Defined as: Asynchronous Internconnections have faster download speeds and lower upload speeds so users can have more downstream bandwidth.
With asynchronous Internet connections, you can have a fast download speed. This is ideal if most of the service users are primarily downloading information and data (like a homeowner streaming Netflix, for example).
Conversely, though, your upload speeds are much less than your download speeds and aren’t guaranteed. Because the connection is over a shared network, your upload speeds will be affected by other users on your network and what they are doing (also known as contended connections).
Defined as: Synchronous Internet connections have guaranteed, easy-to-manage bandwidth services, with consistent upload and download speeds.
This means that if you were to pay for a 1000 Mbps Metro Ethernet bandwidth connection, you would have a 1000 Mbps connection for both your uploads and your downloads across your entire business.
Also, the bandwidth itself is easy to manage, saving you time and effort that can be better spent elsewhere.
- These definitions were taken from this article: https://ifnetwork.biz/resources/blog/difference-between-synchronous-asynchronous-internet I feel as if you should take a minute to read to understand the differences if you don’t today this is a simple easy read.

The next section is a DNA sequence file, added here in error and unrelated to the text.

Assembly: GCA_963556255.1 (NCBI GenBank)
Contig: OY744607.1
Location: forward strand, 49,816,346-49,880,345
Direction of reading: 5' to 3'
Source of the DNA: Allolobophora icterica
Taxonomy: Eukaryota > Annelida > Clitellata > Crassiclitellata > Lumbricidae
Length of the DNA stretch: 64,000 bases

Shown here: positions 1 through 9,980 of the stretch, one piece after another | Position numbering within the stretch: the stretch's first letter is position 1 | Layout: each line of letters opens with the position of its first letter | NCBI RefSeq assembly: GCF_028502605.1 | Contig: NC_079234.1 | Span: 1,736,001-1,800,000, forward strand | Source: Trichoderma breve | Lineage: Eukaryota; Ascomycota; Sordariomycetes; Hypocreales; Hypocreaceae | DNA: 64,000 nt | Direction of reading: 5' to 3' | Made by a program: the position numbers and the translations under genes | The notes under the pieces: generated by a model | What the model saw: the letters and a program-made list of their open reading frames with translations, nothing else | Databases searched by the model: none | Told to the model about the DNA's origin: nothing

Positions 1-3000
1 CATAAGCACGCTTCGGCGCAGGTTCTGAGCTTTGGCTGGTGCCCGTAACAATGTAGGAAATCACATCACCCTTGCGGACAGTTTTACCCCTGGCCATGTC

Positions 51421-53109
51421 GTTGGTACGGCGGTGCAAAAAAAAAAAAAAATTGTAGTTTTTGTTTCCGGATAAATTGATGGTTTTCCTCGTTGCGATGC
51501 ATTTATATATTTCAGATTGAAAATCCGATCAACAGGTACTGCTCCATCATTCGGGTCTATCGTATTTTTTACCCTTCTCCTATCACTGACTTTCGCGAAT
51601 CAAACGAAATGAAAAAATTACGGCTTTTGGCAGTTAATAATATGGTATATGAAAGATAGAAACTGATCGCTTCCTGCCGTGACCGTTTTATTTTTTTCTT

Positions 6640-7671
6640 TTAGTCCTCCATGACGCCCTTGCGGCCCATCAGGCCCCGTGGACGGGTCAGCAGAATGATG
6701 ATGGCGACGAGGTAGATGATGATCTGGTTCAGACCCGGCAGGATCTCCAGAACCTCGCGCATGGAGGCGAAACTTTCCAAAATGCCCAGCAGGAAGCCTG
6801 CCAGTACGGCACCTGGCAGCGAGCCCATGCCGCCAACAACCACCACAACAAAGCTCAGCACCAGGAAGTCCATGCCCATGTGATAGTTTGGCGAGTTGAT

Asynchronous and Synchronous bandwidths for me can simply be defined as internet access. I am not sure if it matters if you are a residential user or business user e-evergent would not discriminate on who we would sell these products/services to.
- The question I would have is do we need to get into defining how we install the services or how it is delivered to the end user customer. Certainly on the website we could add pictures of what “typical” installations look like.
The difference between residential and business for these offerings would be including a Calix Router on the residential side at no additional cost. This is a benefit not only to the customer but to us as well from a monitoring and management perspective (customer service/experience).
There are add ons to this residential offering which would include a Calix Mesh box. This box would be an extention or provide an extension of the WiFi network expanding the coverage area beyond what the Calix router provides as an individual unit. *Additional fees applicable
The residential user could also add phone service (VoIP/UCaaS) to any service they purchase from us. *Additional fees applicable
We could also add static IP addressing if there were a need for it. *Additional fees applicable
On the business side of the house primarily tagged to the synchronous product the customer could and most likely would want to add IP addressing beyond the standard offering. *additional fees applicable
Tied into the Synchronous product offering is an SLA. SLA is a Service Level agreement and there was some information in the above article that talked about SLA. The big thing here is that the bandwidth is guaranteed and if the customer is not receiving that bandwidth something is wrong we need to fix it and they have a recourse for us not providing it. Our SLA (fixed wireless) is generally equivalent to that of fiber – this is big! Reliability and accountability are things that most businesses require from a partner. We can furnish you with a copy of our SLA in a separate document.